23. Grant MK, Christopoulos A, El-Fakahany EE (1999) Regulation of acetylcholine binding by ATP at the muscarinic M(1) receptor in intact CHO cells. Brain Res 839(1):94–99PubMedGoogle Scholar
  24. Gurden MF, Coates J, Ellis F, Evans B, Foster M, Hornby E, Kennedy I, Martin DP, Strong P, Vardey CJ, Wheeldon A (1993) Functional characterization of three adenosine receptor types. Br J Pharmacol 109:693–698PubMedCentralPubMedGoogle Scholar
  25. Gutiérrez-de-Terán H, Massink A, Rodríguez D, Liu W, Han GW, Joseph JS, Katritch I, Heitman LH, Xia L, Ijzerman AP, Cherezov V, Katritch V, Stevens RC (2013) The role of a sodium ion binding site in the allosteric modulation of the A(2A) adenosine G protein-coupled receptor. Structure 21(12):2175–2185PubMedGoogle Scholar
  26. Hide I, Padgett WL, Jacobson KA, Daly JW (1992) A2A adenosine receptors from rat striatum and rat pheochromocytoma PC12 cells: characterization with radioligand binding and by activation of adenylate cyclase. Mol Pharmacol 41:352–359PubMedCentralPubMedGoogle Scholar
  27. Hutchinson AJ, Williams M, de Jesus R, Yokoyama R, Oei HH, Ghai GR, Webb RL, Zoganas HC, Stone GA, Jarvis MF (1990) 2-(Arylalkylamino)adenosin-5′ -uronamides: a new class of highly selective adenosine A2 receptor ligands. J Med Chem 33:1919–1924Google Scholar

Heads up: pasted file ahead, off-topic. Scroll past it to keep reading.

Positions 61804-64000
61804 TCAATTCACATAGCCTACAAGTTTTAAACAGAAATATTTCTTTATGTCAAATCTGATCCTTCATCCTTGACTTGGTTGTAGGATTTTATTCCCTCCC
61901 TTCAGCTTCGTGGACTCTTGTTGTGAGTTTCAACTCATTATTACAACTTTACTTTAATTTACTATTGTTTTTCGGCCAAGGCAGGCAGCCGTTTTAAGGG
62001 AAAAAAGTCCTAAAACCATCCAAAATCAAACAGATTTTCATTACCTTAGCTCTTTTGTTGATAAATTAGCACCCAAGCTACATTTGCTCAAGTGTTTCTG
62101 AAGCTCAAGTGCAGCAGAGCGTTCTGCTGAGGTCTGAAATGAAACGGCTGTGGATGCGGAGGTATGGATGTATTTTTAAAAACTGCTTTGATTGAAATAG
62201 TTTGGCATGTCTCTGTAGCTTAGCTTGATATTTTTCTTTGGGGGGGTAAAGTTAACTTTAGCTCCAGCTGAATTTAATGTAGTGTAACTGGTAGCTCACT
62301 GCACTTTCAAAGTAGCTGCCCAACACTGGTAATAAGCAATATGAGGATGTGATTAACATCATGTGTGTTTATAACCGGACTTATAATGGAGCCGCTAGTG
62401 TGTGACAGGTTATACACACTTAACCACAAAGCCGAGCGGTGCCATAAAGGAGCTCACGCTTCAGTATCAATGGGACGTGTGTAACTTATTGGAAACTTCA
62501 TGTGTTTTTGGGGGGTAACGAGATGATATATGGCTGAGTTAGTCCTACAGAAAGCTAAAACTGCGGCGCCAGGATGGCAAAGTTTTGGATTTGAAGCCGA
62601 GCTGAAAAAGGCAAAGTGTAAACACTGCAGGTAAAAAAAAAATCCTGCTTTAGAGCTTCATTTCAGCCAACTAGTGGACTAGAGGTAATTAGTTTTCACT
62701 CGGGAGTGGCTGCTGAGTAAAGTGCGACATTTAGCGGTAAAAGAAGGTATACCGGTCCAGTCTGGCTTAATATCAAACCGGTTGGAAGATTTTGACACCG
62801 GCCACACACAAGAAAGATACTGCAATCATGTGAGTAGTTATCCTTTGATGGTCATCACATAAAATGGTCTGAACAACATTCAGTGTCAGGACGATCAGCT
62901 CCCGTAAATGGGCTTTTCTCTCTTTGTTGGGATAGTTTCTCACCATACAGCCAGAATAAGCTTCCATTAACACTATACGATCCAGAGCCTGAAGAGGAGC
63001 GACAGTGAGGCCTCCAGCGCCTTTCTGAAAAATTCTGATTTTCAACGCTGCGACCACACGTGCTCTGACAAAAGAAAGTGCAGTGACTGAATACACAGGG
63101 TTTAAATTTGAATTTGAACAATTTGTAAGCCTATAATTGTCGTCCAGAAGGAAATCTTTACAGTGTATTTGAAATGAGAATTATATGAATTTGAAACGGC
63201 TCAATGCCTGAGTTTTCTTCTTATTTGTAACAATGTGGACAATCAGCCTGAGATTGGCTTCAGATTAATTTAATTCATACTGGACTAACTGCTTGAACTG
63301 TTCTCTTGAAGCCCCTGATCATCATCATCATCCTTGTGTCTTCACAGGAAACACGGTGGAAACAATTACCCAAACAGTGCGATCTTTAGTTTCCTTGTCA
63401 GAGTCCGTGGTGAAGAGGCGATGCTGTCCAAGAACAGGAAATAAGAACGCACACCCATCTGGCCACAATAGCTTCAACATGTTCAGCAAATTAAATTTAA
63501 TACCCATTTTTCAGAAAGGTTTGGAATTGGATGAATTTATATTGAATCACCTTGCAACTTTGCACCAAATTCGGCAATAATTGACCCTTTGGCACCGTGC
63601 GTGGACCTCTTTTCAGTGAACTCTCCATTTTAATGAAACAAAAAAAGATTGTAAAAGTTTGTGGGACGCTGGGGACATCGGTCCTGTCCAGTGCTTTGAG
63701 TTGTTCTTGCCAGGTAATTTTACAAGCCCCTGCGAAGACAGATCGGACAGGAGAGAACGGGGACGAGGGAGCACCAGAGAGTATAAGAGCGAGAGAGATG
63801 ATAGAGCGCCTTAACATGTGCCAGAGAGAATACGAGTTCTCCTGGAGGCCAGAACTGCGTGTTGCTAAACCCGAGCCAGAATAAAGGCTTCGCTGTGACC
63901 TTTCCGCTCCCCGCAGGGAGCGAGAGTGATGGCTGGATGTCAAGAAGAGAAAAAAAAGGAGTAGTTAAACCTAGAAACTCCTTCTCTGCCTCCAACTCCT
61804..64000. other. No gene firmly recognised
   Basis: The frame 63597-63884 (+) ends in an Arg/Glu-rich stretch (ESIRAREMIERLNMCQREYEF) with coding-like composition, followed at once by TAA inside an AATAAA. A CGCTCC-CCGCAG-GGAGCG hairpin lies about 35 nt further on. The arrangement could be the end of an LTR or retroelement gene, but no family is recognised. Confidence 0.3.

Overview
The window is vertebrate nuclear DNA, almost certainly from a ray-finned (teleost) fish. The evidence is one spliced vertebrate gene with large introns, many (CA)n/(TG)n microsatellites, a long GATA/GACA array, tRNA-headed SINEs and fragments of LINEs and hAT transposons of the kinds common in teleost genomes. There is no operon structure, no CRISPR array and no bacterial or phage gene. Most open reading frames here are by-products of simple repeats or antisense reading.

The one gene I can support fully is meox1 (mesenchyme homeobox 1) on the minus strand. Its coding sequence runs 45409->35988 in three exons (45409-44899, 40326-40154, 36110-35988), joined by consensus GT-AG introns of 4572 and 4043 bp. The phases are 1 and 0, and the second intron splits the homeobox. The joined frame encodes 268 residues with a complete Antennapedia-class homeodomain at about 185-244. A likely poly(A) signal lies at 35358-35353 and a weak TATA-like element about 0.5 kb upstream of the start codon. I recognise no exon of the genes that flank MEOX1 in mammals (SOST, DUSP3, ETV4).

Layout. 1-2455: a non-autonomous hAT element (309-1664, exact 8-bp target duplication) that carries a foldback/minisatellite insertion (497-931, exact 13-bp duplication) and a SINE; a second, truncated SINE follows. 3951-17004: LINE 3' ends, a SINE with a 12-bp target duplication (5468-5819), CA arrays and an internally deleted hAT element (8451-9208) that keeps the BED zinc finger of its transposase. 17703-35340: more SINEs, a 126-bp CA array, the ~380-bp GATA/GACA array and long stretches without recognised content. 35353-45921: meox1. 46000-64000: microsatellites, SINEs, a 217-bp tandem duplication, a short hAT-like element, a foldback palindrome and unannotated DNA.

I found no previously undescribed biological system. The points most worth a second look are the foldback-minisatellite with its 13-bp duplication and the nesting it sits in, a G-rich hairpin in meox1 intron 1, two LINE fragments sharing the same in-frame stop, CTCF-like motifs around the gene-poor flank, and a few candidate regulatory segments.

28. Jaakola VP, Griffith MT, Hanson MA, Cherezov V, Chien EY, Lane JR, Ijzerman AP, Stevens RC (2008) The 2.6 angstrom crystal structure of a human A2A adenosine receptor bound to an antagonist. Science 322(5905):1211–1217PubMedCentralPubMedGoogle Scholar
  29. Jacobson KA, Gallo-Rodriguez C, Melman N, Fischer B, Maillard M, van Bergen A, van Galen PJM, Karton Y (1993b) Structure-activity relationships of 8-styrylxanthines as A2-selective adenosine antagonists. J Med Chem 36:1333–1342PubMedGoogle Scholar